Saturday, February 13, 2010

Bureaucratic Doubletalk

The Olympic fiasco has started. I watched about ninety minutes of opening ceremony last night and then was simply overwhelmed by the political correctness of the whole mess. The events are in Canada. They are in the province of BRITISH Columbia. They are right next door to Victoria BC which was named after you-know-who. They are 2000 miles from Quebec and those nut-jobs of Montreal.

So, riddle me this: why were all announcements made in French first and then English?

The Olympics are an international event, of course. And multi-language announcement is common. But the event is taking place in an English speaking region. And, while French is a perfectly acceptable second language, did anyone notice that there were more participants from Asian nations than France? Why no Japanese or Chinese? Why no Russian or eastern European? Why no African languages? And why not announce in the host nation language first?

Then there was the colorful head-nod to the native tribes of the Pacific Northwest. OK, I get it. You need some local color and culture. OK. That will pass.

The march-in looked pathetic. Country after country entered with their contingent of one, two or four athletes surrounded by a bloated coterie of coaches, masseures, equipment handlers, agents and clothing marketers. OK, I understand that snow sports aren't high on the African nations agendas, but where is the standard?

Yesterday was marred by a death on the luge track during practice. The fastest track in the history of the sport might have proven too fast. But here's the lightning fast response of the management:

Not The Track's Fault. Double Up and Prove It.

That is a lot like saying that the long fall didn't kill the jumper. It was the sudden stop.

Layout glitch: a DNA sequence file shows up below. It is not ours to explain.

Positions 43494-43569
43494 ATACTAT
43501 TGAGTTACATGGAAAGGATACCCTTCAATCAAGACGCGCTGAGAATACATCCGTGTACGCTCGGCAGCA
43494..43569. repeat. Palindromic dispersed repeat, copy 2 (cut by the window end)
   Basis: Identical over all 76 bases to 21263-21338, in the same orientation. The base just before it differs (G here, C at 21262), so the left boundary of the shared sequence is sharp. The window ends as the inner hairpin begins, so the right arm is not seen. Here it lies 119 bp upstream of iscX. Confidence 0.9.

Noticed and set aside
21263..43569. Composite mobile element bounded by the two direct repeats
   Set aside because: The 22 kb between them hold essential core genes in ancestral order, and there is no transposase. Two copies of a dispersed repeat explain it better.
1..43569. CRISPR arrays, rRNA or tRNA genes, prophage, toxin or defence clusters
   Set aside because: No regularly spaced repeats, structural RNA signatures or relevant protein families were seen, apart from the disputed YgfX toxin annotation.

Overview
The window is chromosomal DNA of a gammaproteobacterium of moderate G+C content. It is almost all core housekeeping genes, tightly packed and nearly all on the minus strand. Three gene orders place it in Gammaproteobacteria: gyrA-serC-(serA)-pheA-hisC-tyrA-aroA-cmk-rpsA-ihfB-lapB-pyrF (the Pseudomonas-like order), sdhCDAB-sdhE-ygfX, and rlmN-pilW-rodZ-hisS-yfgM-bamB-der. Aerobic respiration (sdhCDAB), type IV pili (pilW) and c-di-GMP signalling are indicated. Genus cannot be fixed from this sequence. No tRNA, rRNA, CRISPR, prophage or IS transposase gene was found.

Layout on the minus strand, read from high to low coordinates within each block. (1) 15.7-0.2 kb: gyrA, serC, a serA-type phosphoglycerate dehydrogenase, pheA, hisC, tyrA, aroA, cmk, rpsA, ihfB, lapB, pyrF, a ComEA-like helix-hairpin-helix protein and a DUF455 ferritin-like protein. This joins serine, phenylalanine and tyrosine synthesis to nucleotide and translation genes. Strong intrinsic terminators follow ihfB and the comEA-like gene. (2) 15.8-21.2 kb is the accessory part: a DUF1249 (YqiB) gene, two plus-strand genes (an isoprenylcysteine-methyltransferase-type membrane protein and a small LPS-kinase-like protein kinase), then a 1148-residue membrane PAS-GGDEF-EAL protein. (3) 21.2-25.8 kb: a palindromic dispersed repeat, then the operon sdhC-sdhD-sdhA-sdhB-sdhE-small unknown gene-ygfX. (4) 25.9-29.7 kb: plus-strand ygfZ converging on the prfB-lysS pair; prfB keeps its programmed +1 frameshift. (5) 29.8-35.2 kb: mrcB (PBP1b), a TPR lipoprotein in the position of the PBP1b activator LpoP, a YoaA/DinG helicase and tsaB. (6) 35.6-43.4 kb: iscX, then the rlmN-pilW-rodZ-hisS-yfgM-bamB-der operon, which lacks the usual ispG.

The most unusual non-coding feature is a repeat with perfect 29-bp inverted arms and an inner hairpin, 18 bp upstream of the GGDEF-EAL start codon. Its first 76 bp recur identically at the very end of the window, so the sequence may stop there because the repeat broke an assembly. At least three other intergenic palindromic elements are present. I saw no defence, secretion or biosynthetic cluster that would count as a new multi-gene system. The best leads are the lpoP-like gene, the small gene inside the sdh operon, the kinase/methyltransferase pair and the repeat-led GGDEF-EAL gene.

Olympic officials decided late Friday night against any major changes in the track or any delays in competition and even doubled up on the schedule in the wake of the horrifying accident that claimed the life of a 21-year-old luger from the republic of Georgia.

They said they would raise the wall where the slider flew off the track and make an unspecified "change in the ice profile" -- but only as a preventative measure "to avoid that such an extremely exceptional accident could occur again."

That sort of doubletalk could qualify for a position as Robert Gibb's replacement in the White House pressroom.

If the track conditions and design were not causative, then why would they want to raise the wall and "change the ice profile"?

Sorry, but that is CYA in the first degree.

Then there was more:

Hold Your Torch, The Pillar is Late

In a typical nod to inclusiveness and the modern principles of "no losers in any game", they couldn't pick a single lighter for the cauldron but chose to have a committee honored in the role. Would have been weak but acceptable until the fourth hoist for a lighter failed to materialize on cue. OOoops!

And the eco-freaks outside the venue helped to add that last soupcon of political theater with a bit of trash tossing and traffic blocking to attempt to delay the torch relay.

They wouldn't have pulled that crap in Beijing or Moscow you can bet!


George said...

Having the opportunity to read intelligent and reasoned reactions to the televised events in Vancouver during the 2010 Winter Olympics is one the great benefits of the blogosphere.

Obviously, neither of those qualities applies to your piece. If I wanted to read cynic or snark, the Porch amply supplies oodles of both. If I wanted to read examples of comparative experiences at different Olympics, I'd be able to check out The Big Guy.

What did you bring?

At the end of your kvetching, it's obvious ... by your last sentence ... that you prefer the performances of totalitarian governments in their control of dissident voices.

I am impressed.


I considered checking your blog out on a regular basis ... mostly in honour of your past contributions and career providing a bulwark to American security. This entry of yours sucks big time, Ed.

Ed Rasimus said...

Sarcasm is sometimes lost on the reader.